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Happy Wednesday! Have you done all your holiday gifting? For those of you who are stragglers like us, we’ve got gift suggestions that’ll keep giving. Know that there’s no shame whatever you do around Christmas. After all, as you’ll see today, Santa is likely guilty of a ton of crimes himself. Meet the Indigenous stars who are leading modern revolutions — and check out the songs that have shaken regimes.
After months of gridlock, Congress finally managed to pass an $892 billion COVID-19 stimulus bill, which includes $600 individual checks. But President Donald Trump has blasted the package, demanding that checks be increased to $2,000 per person. Though he hasn’t explicitly threatened to veto the bill, he could — which could mean a government shutdown, since it also funds 2021 federal spending. (Sources: Reuters, Politico)
2. What the Doctor Ordered
The U.S. government has sued Walmart, the largest American retailer, accusing its more than 5,000 pharmacies of not scrutinizing prescriptions enough and thus fueling the opioid crisis. Walmart — which preemptively countersued the government for scapegoating it in October — dismissed the claim as “riddled with factual inaccuracies.” (Sources: WSJ, BBC)
3. Cleared Channel
France has relaxed its U.K. travel ban, which had been prompted by a new fast-moving strain of COVID-19 in London but had raised fears of holiday food shortages as delivery trucks couldn’t get across the border. South Africa is struggling with a similar virus variant. Meanwhile, White House pandemic response coordinator Deborah Birx has announced her retirement after reports that she traveled to celebrate Thanksgiving with family despite pleading with Americans not to do so. (Sources: BBC, The Guardian, NYTimes)
4. Plan B for Bibi
After failing to pass a budget, Israel dissolved its government today after just seven months. This will be the fourth time the country goes to the polls in less than two years, and new challenges to longest-serving Israeli Prime Minister Benjamin Netanyahu from the hard right could prove to be the end of his time in the top job. (Sources: AP, Al Jazeera)
Water bodies have rights. That’s the radical idea driving residents of the region of Murcia in southwestern Spain. They’re seeking legal recognition for the Mar Menor, one of Europe’s largest seawater lagoons, in a bid to stop pollution that is killing the water body. The lake’s a person, they argue: one that feeds them. Could this spark a new conservation model around the world?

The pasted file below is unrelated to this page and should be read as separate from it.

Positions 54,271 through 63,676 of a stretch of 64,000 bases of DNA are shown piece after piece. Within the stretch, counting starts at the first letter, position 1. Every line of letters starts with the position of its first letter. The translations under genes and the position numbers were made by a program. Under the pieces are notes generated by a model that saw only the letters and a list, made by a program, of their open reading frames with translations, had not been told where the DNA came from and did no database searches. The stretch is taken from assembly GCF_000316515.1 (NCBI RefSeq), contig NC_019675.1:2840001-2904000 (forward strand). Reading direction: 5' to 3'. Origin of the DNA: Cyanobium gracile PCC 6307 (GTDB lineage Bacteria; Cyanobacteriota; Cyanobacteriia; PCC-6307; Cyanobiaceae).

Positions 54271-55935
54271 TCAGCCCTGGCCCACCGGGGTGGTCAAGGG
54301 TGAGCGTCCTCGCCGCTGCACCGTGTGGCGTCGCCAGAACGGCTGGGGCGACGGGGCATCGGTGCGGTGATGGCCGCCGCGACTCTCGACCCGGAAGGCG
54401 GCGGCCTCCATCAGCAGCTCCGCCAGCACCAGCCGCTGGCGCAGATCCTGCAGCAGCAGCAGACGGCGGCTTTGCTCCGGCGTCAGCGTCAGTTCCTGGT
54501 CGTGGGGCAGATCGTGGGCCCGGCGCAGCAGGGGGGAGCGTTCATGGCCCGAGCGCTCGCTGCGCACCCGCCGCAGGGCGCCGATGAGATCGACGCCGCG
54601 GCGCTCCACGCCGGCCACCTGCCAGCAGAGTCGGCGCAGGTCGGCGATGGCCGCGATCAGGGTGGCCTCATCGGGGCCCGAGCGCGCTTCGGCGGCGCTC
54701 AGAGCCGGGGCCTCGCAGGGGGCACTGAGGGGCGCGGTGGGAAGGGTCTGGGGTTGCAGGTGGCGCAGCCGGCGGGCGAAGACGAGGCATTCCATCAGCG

As the largest bank in the U.S., JPMorgan Chase & Co. is stepping up to foster economic opportunity and inclusion for historically marginalized communities. “Systemic racism is a tragic part of America’s history,” writes Brian Lamb, global head of diversity and inclusion at JPMorgan Chase. “It’s our responsibility to do something about it, given the role of banks in the financial health of the communities we serve.” Learn more about JPMorgan Chase’s $30 billion commitment to providing economic opportunities in underserved communities.
History books have largely ignored Indigenous communities around the world, their cultures and traditions trampled upon by colonial legacies that linger. But these heroes are making new history that the rest of the world is now waking up to.
Last year, the Indigenous Australian with a wide smile became the youngest person to ever address the U.N. Human Rights Council, at the age of 12. He’s also the subject of the award-winning documentary In My Blood It Runs about Australia’s education system and how it fails children like him — something he’s now fighting against.
2. Joy Harjo
A Muskogee Creek Native American, Harjo is also the first Indigenous person to serve as U.S. poet laureate — and she’s now serving her third consecutive term in the position, only the second person in American history to do so. Fun fact: she first picked up a saxophone in her late 30s and has now released five albums.
3. Francisca Linconao
This Mapuche grandmother is known in her community as a spiritual healer. But she’s also an activist focused on spiritual land rights — and was put on trial, though acquitted, in the killings of two Chilean farmers. Read more on OZY.
Have you ever wondered how many crimes and other offenses Santa would be guilty of if he were indeed everything he’s cracked up to be?